FROM BOX TO BUSINESS,
A LOW COST INTERVENTION

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  • Economy
  • Management
  • Placemaking
  • Plinths
  • Retail
  • City Centers
  • Residential

BACKGROUND

In the 1950s and 1960s many low-rise apartment buildings (‘portiekflats’) were built in the Netherlands: three floors high with small dwellings. Some of these buildings had a plinth with local shops like a supermarket, a bakery, or a hairdresser. Nowadays it is visible that this traditional function of the commercial plinth has vanished. Changing circumstances led to bankruptcy of many small shop owners. Commercial activities dissipated, and new not to the neighbourhood related activities (like phone shops) have taken their place. The plinth is poorly maintained and degradation of the plinth is visible.

A similar situation is seen at the storages and garages at the ground floor of many other portiekflats. Many of these have closed façade, which brings feelings of insecurity, and thus vitality decreases. This problematic situation was the departure point of a group of professionals working in real estate with different backgrounds in Pluk, an organization that focuses her work on complex social issues. How to bring back economic and social vitality in these neighbourhoods with relatively easy applicable solutions? A learning journey to Liendert in Amersfoort brought new insights.

LIENDERT

Liendert is a typical post-war neighbourhood in Amersfoort, a Dutch city with 150 000 inhabitants. The neighbourhood (7 000 inhabitants) can be characterized by: low incomes, relatively high rate of unemployment, over 50% social housing, perception of degradation by inhabitants and feelings of insecurity. A part of the neighbourhood called ‘De Horsten’ has a bad name in particular. Liendert is one of the neighbourhoods in Amersfoort that gets special attention from the government. A lot of social and physical investments have been planned. Emphasis in Liendert has consciously been on the qualities and strengths of the district and its residents, instead of only a focus on their problems. Potentially the neighbourhood ‘de Horsten’ is a top-location with its location adjacent to a large park. In addition the neighbourhood has a strong social network and lots of entrepreneurial residents.

NEW SPACES FOR ENTREPRENEURS

One initiative was taken up by de local housing corporation in association with the municipality of the city Amersfoort and Willem van Laar. They concluded that a lot of small entrepreneurs living in the neighbourhood are often less visible because they run their small businesses at home. Amongst them are starters with a need for a small space with a flexible contract and some basic facilities. To rent private space is expensive and contracts are often fixed for several years; a serious financial risk for starters. Based on research in the neighbourhood and amongst entrepreneurs the idea came to rebuild the storage and garage boxes into small spaces for entrepreneurs for a low rent. Thus combining the need for local entrepreneurial spaces with a more open and vivid plinth.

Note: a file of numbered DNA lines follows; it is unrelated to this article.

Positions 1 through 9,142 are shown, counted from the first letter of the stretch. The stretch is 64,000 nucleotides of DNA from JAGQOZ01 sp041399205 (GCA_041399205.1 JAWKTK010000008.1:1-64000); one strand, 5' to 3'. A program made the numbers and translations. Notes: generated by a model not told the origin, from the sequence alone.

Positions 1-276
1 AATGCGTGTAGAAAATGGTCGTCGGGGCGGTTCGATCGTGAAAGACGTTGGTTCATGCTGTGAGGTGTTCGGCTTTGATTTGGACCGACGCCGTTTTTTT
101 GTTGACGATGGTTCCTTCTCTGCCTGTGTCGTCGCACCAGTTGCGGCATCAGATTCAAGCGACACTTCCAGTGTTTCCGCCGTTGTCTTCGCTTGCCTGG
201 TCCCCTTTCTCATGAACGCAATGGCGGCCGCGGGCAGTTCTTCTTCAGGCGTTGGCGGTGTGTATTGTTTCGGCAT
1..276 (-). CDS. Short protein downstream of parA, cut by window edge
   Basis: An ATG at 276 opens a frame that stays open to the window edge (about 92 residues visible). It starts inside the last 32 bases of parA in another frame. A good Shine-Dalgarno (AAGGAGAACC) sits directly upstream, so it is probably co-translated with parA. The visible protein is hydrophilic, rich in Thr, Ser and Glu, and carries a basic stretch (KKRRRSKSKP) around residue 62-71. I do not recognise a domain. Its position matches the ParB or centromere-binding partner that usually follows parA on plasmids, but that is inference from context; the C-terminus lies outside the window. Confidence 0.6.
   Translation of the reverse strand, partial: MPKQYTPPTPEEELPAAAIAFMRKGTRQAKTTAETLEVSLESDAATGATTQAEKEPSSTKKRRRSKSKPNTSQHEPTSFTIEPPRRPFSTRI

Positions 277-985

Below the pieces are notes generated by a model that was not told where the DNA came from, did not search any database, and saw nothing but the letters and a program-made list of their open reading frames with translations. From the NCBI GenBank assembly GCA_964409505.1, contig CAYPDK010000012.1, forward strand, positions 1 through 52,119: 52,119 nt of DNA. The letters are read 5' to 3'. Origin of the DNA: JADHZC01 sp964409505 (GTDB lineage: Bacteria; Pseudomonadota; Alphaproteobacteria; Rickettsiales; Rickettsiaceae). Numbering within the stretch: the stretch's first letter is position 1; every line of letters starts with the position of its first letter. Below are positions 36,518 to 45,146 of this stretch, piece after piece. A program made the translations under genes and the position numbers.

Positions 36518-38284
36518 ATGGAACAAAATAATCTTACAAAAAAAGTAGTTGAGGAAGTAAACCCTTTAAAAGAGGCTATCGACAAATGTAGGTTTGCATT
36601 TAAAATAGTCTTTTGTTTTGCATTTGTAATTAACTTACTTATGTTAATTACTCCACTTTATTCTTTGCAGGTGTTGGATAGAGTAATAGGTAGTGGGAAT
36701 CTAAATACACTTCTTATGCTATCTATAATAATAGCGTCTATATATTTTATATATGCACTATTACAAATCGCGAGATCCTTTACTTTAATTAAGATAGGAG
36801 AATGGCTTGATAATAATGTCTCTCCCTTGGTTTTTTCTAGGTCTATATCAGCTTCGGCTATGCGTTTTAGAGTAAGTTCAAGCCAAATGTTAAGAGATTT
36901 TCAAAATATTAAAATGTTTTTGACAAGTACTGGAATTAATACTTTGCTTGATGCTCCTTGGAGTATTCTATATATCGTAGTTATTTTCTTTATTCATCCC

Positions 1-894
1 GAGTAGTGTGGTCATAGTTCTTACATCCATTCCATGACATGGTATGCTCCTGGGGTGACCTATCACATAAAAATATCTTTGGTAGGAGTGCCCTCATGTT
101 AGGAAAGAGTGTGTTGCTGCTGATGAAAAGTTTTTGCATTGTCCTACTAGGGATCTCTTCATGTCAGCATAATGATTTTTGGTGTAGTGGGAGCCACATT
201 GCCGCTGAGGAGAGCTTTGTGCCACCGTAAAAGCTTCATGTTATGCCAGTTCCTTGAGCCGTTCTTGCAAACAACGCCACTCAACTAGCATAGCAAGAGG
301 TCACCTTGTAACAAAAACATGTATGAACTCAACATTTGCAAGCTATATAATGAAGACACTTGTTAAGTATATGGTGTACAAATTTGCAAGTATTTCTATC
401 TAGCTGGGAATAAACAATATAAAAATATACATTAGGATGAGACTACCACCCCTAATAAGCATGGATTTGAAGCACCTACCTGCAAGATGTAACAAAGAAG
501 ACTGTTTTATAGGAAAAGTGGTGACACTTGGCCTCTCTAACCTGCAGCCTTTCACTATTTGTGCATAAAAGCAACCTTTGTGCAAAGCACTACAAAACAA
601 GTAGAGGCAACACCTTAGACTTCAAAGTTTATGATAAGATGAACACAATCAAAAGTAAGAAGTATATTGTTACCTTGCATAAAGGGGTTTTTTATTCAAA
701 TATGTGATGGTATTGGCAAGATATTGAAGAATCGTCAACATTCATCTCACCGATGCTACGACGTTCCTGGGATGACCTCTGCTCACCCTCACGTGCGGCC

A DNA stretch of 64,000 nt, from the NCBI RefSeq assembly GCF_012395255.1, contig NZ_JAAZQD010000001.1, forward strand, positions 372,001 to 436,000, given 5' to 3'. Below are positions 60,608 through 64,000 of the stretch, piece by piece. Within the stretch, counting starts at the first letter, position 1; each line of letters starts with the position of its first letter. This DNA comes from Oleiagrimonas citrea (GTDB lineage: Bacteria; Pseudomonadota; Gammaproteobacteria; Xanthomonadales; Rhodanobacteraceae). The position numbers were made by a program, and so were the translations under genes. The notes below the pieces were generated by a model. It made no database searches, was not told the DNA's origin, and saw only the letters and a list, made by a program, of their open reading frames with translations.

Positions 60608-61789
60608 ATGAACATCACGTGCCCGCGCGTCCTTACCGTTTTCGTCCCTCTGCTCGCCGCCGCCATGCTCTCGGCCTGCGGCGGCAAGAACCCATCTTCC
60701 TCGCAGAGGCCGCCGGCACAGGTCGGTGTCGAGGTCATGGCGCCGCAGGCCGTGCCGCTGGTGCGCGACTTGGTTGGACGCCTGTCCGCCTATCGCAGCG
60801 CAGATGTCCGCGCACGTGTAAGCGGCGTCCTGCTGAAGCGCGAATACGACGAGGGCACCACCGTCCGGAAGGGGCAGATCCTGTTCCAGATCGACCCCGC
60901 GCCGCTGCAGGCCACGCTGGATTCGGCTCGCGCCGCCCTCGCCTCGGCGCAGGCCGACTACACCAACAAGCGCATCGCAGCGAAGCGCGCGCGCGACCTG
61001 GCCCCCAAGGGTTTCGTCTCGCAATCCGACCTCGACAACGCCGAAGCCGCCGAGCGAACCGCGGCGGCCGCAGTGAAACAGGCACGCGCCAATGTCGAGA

The local housing corporation started with turning seven garage boxes into commercial spaces (± 20 m2 with one shared toilet). The corporation got over a hundred requests for space. A few criteria were used to select seven of them: relatively young people, already living in the neighbourhood and who are starters and a role model for others in the neighbourhood. Their business varies from graphic design and IT solution, hairdressing to a jewellery case with retail. It is also possible for students to subscribe and start a business during their study.

PARTICULARITIES OF THE RENT

The indicated price for renovation was € 20 000 per garage box and was subsidized by the Ministry of Social Housing. The rent for these spaces is low and comparable to the rents for a garage box: € 65 a month. The boxes are simple and therefore easy to adjust to the needs of the tenant. The contract is flexible: the term of notice is only one month, and the maximum duration of the rent is two years. In this way it really offers local starters an incentive to develop their businesses to maturity and after two years they can take new steps.

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CONCLUSION

The plinth has become more vivid, open and friendly by turning it into commercial units for relatively low costs. It appears to provide in a need for payable basic units with a flexible contract. It enables entrepreneurs living in the neighbourhood to start a business with a smaller chance of debts by failure. In combination with additional measures like renovation, camera surveillance and free business advice from local businessman it is a boost for the liveability and neighbourhood economy at relatively low costs.

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